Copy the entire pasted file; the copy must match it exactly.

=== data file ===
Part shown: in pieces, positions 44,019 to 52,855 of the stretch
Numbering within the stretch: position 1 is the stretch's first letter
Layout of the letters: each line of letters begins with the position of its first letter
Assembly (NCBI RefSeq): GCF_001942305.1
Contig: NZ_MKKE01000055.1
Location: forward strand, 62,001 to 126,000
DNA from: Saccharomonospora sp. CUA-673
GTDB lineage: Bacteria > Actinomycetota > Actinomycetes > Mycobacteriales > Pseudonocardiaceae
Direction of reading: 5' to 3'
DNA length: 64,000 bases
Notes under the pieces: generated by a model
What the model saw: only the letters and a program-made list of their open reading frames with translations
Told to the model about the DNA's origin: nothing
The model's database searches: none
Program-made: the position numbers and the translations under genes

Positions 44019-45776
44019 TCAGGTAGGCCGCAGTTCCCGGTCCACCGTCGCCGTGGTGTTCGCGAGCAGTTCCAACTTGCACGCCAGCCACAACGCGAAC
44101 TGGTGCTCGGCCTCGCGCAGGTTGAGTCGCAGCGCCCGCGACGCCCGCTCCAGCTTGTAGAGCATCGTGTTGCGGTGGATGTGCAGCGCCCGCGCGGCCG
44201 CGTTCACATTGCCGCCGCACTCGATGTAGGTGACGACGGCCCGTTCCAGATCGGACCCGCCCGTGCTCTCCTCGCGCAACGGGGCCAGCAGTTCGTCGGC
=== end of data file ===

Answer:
Part shown: in pieces, positions 44,019 to 52,855 of the stretch
Numbering within the stretch: position 1 is the stretch's first letter
Layout of the letters: each line of letters begins with the position of its first letter
Assembly (NCBI RefSeq): GCF_001942305.1
Contig: NZ_MKKE01000055.1
Location: forward strand, 62,001 to 126,000
DNA from: Saccharomonospora sp. CUA-673
GTDB lineage: Bacteria > Actinomycetota > Actinomycetes > Mycobacteriales > Pseudonocardiaceae
Direction of reading: 5' to 3'
DNA length: 64,000 bases
Notes under the pieces: generated by a model
What the model saw: only the letters and a program-made list of their open reading frames with translations
Told to the model about the DNA's origin: nothing
The model's database searches: none
Program-made: the position numbers and the translations under genes

Positions 44019-45776
44019 TCAGGTAGGCCGCAGTTCCCGGTCCACCGTCGCCGTGGTGTTCGCGAGCAGTTCCAACTTGCACGCCAGCCACAACGCGAAC
44101 TGGTGCTCGGCCTCGCGCAGGTTGAGTCGCAGCGCCCGCGACGCCCGCTCCAGCTTGTAGAGCATCGTGTTGCGGTGGATGTGCAGCGCCCGCGCGGCCG
44201 CGTTCACATTGCCGCCGCACTCGATGTAGGTGACGACGGCCCGTTCCAGATCGGACCCGCCCGTGCTCTCCTCGCGCAACGGGGCCAGCAGTTCGTCGGC